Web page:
Work. Be relentless. All over the world, people are working harder than you. Don’t go to events; go to the receptions after the events. If possible, skip the receptions and go to the afterparties, where you can have a real conversation with someone.

Money. Learn to live on air. Buy the best health insurance you can afford. If you have roommates, work in the library. Run and do calisthenics instead of paying for a gym membership. Invest in ear plugs, good sneakers, and a coffee machine. Buy oatmeal in bulk. Learn to cook simple, nutritious meals. Save and eat leftovers. Cafes are a waste of money, calories, and time; leave them to the tourists. Buy books used, perform periodic culls, and resell them. Wasting money on clothes is the stupidest habit of all. You will only ever need two good outfits.

Asking favors. When requesting a favor in writing, ask outright and respectfully for what you want. Don’t write what appears to be a long, friendly letter full of compliments and then ask for help at the end, pretending it’s an afterthought. Such behavior smacks of tit-for-tat, or prepayment for a commodity, and it’s ugly to point out the existence of the favor economy. Just do favors and ask favors in a vacuum. If a favor is given immediately after one is received by the giver, pretend not to notice the coincidence. When given a favor, honor those who helped you. Be gracious and sincere, and don’t overthank them.

Manguso offers 8 more pieces of advice. You can go here to read the rest.

What is the best advice you have received about writing? Head to comments and offer your wisdom on the craft and career of writing.

“Draft No. 4: Reflections on the Writing Life” by John McPhee

May 23rd, 2014 by

I am in the process of working my way through a backlog of New Yorkers, so it was only recently that I happened upon an article in the April 29, 2013 edition penned by one of the great nonfiction writers of our era: John McPhee. [If you have a subscription, you can access the article here).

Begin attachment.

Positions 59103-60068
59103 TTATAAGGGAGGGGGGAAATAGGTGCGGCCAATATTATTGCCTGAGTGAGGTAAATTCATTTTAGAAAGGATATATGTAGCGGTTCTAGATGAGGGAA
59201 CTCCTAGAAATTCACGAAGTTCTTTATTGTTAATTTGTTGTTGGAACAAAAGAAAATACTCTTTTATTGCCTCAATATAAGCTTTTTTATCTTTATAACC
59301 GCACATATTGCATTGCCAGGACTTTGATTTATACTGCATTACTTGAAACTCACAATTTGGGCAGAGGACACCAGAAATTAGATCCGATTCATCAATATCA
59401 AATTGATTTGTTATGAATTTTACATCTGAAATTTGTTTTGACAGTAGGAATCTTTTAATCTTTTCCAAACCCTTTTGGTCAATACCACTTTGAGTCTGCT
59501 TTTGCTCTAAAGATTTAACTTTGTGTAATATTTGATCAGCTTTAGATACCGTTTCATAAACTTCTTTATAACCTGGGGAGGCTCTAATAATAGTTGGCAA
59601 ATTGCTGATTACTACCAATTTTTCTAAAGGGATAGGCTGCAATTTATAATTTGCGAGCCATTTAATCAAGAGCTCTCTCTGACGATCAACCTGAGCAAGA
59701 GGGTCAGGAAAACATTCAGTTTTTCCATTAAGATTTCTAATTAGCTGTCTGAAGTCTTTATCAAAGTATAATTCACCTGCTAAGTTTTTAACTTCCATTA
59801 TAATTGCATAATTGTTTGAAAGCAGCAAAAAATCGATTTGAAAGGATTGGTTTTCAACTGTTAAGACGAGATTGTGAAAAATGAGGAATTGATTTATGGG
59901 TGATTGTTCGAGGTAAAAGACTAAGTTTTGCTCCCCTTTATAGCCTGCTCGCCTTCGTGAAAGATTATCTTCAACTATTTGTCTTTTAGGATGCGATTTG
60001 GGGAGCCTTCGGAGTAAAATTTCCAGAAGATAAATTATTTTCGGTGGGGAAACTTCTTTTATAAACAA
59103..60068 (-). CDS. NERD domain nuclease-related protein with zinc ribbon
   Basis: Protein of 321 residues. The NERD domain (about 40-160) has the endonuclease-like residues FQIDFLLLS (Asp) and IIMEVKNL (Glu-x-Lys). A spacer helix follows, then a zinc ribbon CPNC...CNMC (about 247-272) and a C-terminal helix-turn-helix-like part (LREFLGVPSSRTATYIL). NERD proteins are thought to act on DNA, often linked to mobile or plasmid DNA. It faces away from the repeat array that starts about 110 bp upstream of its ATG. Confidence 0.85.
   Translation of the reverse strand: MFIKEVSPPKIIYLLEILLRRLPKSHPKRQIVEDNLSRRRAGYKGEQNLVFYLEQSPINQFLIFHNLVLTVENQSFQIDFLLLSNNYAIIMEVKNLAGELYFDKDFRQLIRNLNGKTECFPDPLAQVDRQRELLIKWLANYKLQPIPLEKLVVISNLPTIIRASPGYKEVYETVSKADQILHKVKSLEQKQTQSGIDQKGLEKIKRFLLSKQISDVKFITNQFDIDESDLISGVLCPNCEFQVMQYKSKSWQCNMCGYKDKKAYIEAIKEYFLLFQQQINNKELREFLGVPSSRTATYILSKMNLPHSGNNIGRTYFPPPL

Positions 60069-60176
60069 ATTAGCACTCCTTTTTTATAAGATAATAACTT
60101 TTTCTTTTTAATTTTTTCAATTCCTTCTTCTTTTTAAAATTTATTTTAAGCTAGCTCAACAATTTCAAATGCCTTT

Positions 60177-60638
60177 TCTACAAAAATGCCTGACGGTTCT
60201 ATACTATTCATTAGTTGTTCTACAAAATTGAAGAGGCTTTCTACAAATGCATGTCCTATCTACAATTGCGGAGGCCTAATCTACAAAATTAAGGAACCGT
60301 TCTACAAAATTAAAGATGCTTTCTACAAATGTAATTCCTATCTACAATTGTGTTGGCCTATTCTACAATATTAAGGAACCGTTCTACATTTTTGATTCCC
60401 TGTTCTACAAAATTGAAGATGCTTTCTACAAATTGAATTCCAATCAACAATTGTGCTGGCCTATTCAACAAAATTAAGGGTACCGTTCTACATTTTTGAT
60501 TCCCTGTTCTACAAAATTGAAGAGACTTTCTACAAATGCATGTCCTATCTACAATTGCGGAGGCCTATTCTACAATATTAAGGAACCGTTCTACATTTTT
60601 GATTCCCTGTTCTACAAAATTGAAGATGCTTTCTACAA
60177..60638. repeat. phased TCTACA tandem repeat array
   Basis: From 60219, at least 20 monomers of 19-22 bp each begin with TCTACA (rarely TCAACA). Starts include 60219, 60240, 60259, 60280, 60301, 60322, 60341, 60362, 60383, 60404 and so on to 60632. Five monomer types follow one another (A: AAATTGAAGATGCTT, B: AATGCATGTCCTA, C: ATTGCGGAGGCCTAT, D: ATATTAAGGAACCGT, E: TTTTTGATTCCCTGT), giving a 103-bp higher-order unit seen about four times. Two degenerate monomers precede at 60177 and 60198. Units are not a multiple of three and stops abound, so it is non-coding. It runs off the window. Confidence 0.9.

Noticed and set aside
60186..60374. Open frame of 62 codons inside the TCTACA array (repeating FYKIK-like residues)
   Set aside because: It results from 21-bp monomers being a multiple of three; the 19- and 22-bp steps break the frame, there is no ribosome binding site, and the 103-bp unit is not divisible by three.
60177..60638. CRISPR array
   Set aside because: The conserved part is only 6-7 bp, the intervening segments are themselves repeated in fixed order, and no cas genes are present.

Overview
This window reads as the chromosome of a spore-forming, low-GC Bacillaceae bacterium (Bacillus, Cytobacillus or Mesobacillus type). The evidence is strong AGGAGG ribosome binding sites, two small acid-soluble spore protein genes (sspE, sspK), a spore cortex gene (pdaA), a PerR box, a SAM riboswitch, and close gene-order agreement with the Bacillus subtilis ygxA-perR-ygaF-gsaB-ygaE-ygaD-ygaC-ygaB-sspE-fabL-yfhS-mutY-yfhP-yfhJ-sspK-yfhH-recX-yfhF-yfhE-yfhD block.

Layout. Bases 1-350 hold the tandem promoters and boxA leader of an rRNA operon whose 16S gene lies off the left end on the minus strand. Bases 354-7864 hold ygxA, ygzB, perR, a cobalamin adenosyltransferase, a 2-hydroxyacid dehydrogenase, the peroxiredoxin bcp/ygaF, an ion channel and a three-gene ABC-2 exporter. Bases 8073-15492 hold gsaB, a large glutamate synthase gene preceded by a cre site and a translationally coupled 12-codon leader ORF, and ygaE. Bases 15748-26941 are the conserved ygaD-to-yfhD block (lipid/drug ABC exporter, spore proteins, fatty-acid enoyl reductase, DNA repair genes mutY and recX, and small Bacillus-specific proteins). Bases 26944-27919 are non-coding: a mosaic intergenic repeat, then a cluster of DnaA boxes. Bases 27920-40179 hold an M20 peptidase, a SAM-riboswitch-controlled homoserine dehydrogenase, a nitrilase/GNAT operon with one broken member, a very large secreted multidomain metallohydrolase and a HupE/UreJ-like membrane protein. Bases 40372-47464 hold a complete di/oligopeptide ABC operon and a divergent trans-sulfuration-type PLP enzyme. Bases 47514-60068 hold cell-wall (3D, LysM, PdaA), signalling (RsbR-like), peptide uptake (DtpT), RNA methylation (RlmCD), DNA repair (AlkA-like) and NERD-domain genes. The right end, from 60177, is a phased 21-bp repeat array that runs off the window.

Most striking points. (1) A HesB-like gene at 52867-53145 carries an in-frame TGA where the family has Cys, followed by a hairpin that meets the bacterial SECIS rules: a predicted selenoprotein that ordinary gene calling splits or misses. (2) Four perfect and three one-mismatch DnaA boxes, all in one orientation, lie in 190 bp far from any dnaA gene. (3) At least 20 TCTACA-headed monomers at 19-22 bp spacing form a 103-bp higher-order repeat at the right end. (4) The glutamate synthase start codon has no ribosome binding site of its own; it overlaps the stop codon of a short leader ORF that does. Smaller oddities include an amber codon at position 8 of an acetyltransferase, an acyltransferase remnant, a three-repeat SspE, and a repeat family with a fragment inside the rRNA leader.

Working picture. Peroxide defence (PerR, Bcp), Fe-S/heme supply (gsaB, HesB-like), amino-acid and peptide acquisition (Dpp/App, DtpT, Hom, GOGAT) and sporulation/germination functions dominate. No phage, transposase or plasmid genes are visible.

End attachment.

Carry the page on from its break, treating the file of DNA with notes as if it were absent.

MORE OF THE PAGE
McPhee, who has written nearly 30 books including Oranges (1967), Coming into the Country (1977), The Control of Nature (1989), The Founding Fish (2002), Uncommon Carriers (2007), and Silk Parachute (2011), is a regular contributor to the New Yorker.

This article, entitled “Draft No. 4, is part of a semi-regular series in the magazine: The Writing Life. Here is how the article starts:

Block. It puts some writers down for months. It puts some writers down for life. A not always brief or minor form of it mutes all writers from the outset of every day. “Dear Joel…” This is just a random sample from letters written to former students in response to their howling cries as they suffer the masochistic self-inflicted paralysis of a writer’s normal routine. “Dear Joel…” This Joel will win huge awards and write countless books and a nationally syndicated column, but at the time of this letter he has just been finding out that to cross the electric fence from the actual world to the writing world requires at least as much invention as the writing itself. “Dear Joel: You are writing, say, about a grizzly bear. No words are forthcoming. For six, seven, ten hours no words have been forthcoming. You are blocked, frustrated, in despair. You are nowhere, and that’s where you’ve been getting. What do you do? You write, ‘Dear Mother.’ And then you tell your mother about the block, the frustration, the ineptitude, the despair. You insist that you are not cut out to do this kind of work. You whine. You whimper. You outline your problem, and you mention that the bear has a fifty-five-inch waist and a neck more than thirty inches around but could run nose-to-nose with Secretariat. You say the bear prefers to lie down and rest. And you go on like that as long as you can. And then you go back and delete the ‘Dear Mother’ and all the whimpering and whining, and just keep the bear.

You could be Joel, even if your name is Jenny. Or Julie, Jillian, Jim, Jane, Joe. You are working on a first draft and small wonder you’re unhappy. If you lack confidence in setting one word after another and sense that you are stuck in a place from which you will never be set free, if you feel sure that you will never make it and were not cut out to do this, if your prose seems stillborn and you completely lack confidence, you must be a writer. If you say you see things differently and describe your efforts positively, if you tell people that you “just love to write,” you may be delusional. How could anyone ever know that something is good before it exists? And unless you can identify what is not succeeding–unless you can see those dark clunky spots that are giving you such a low opinion of your prose as it develops–how are you going to be able to tone it up and make it work?